Understanding mock.assret

Do you know those coding tasks that are quite common but never remember how to do it step by step and we always have to Google it? Writing unit tests using the Python module unittest.mock is one of those tasks. I never remember if I should import patch from unittest or if it’s part of unittest.mock or, which are all available assert methods.

This time I wanted to test if, during a function call, another function was getting called once and with the right arguments. A simple but perfect example where Mock would be the right answer, but only if I knew which method to use. I didn’t.

I knew that the assert functions of mock start with the assert_ prefix. So I went to Python’s documentation, which is now available to Brazilian Portuguese, and while I was searching by assert_, I saw the following example:

>>> mock = Mock(name='Thing', return_value=None)
>>> mock(1, 2, 3)
>>> mock.assret_called_once_with(4, 5, 6)

Although I usually forget the method names, I feel comfortable using the unittest module and I handle myself just fine creating tests with it. So the moment I saw the example, I knew assert_called_once_with was exactly the method I needed for my test. But I also saw a typo in the documentation, where assert was written as assret.

As someone that loves to contribute to open source projects, I immediately thought that I could just fix that typo. So I created a fork of Python source code, went directly to the file unittest.mock.rst in the Doc folder, and searched by assret. I was shocked: 7 words were found. That was strange, how they wrote the same typo 7 times in the documentation? How did nobody see that during pull request reviews?

My curiosity led me to the wrong path. Instead of stopping and properly reading the docs, I immediately started reading the commit history of those typos. And then everything became clear:

bpo-41877 Check for asert, aseert, assrt in mocks (GH-23165) - 4662fa9b

Currently, a Mock object which is not unsafe will raise an AttributeError if an attribute with the prefix assert or assret is accessed on it. This protects against misspellings of real assert method calls, which lead to tests passing silently even if the tested code does not satisfy the intended assertion.

Recently a check was done in a large code base (Google) and three more frequent ways of misspelling assert were found causing harm: asert, aseert, assrt. These are now added to the existing check.

In reality, when mentioning assret, the documentation is describing a feature in Python that makes the usage of mocks safer by its users!

Because of its nature, we can say that a mock can assume any form, or more specifically, any method or attribute required in a context. However, mocks also have their own attributes and methods that can be used, for example, to check if a particular function has been called and with which arguments.

In [1]: requests = Mock()

In [2]: requests.get("https://rgth.co")
Out[2]: <Mock name='mock.get()' id='4374546224'>

In [3]: requests.get.called
Out[3]: True

In [4]: requests.get.assert_called()

In the example above, in the first line, I created a new instance of Mock to simulate the library requests. In the second line, I called the method get(), faking an HTTP request of type GET to the URL https://rgth.co. As the variable requests, in this case, is just a mock instance, no actual request has been done, but in lines three and four, I confirmed that the method get() has been called.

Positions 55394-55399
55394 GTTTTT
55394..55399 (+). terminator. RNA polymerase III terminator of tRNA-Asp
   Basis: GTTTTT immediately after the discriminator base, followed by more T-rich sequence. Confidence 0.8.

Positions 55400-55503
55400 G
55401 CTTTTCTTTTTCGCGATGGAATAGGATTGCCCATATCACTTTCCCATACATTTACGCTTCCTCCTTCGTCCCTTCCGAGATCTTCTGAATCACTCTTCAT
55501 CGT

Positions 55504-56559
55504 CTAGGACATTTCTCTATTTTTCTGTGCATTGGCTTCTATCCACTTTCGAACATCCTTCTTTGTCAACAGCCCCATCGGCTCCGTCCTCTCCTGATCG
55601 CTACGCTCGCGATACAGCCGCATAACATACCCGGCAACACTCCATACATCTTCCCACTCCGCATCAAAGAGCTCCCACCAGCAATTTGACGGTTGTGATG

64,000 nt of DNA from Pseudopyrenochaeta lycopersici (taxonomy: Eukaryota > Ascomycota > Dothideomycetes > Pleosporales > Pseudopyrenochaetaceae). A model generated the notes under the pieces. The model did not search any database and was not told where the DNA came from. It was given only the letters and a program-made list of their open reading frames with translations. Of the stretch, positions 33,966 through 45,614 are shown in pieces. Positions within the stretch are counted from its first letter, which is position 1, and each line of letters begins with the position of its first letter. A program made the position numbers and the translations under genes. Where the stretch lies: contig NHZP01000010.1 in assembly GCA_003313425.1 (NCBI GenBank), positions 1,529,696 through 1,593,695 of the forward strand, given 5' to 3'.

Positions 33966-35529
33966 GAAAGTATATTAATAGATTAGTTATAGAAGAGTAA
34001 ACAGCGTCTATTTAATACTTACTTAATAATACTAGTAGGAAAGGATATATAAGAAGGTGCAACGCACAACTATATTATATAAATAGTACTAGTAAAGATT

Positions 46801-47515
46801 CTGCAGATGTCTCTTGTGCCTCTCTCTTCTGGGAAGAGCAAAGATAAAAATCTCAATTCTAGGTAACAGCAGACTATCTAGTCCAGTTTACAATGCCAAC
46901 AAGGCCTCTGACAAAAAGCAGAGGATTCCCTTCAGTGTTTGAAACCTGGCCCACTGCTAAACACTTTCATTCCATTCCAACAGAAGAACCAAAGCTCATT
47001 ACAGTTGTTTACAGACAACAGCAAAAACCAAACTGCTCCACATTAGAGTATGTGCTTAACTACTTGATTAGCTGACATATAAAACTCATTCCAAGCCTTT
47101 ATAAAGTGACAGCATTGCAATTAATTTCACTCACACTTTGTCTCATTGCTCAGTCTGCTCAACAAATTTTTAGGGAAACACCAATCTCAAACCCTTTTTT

While creating unit tests, something quite similar to this example can be done when we need to verify the behaviour of a function that depends on HTTP requests. For those cases, the request per si doesn’t matter, but how the function depends on it behaves.

A função assert_called() não retorna nada se o método testado foi executado, porém gera uma exceção no caso oposto. Seguindo o exemplo, como o método post não foi executado, chamar assert_called() gera a exceção AssertionError:

The methods assert_called() returns None if the method being tested has been called, but raises an exception when it hasn’t. Following the example, as the method post() has not been called, using assert_called() raises the AssertionError exception:

In [6]: requests.post.assert_called()
AssertionError                            Traceback (most recent call last)
/.../lib/python3.9/unittest/mock.py in assert_called(self)
    874             msg = ("Expected '%s' to have been called." %
    875                    (self._mock_name or 'mock'))
--> 876             raise AssertionError(msg)
    878     def assert_called_once(self):

AssertionError: Expected 'post' to have been called.

If we write requests.post.assret_called() in the code above, with the assret typo, no exception would raise as we expect. This would be an unsafe operation because a test would silently pass even if the code has different behaviour.

But that is not actually the case when using Python, or unittest built-in library. The most common typos when writing assert are verified when using mocks. If I do write a typo like assret_called(), Python would raise an exception telling me where to fix it:

In [7]: requests.post.assret_called()
Traceback (most recent call last):
AttributeError: 'assret_called' is not a valid assertion. Use a spec for the mock if 'assret_called' is meant to be an attribute.. Did you mean: 'assert_called'?

The source code of this check is quite simple and can be read here. The important part is:

if name.startswith(('assert', 'assret', 'asert', 'aseert', 'assrt')):
    raise AttributeError(
        f"{name!r} is not a valid assertion. Use a spec "
        f"for the mock if {name!r} is meant to be an attribute.")

I was thrilled to see how such a simple feature of huge impact, manifest so well one of the Python Zen principles: Errors should never pass silently.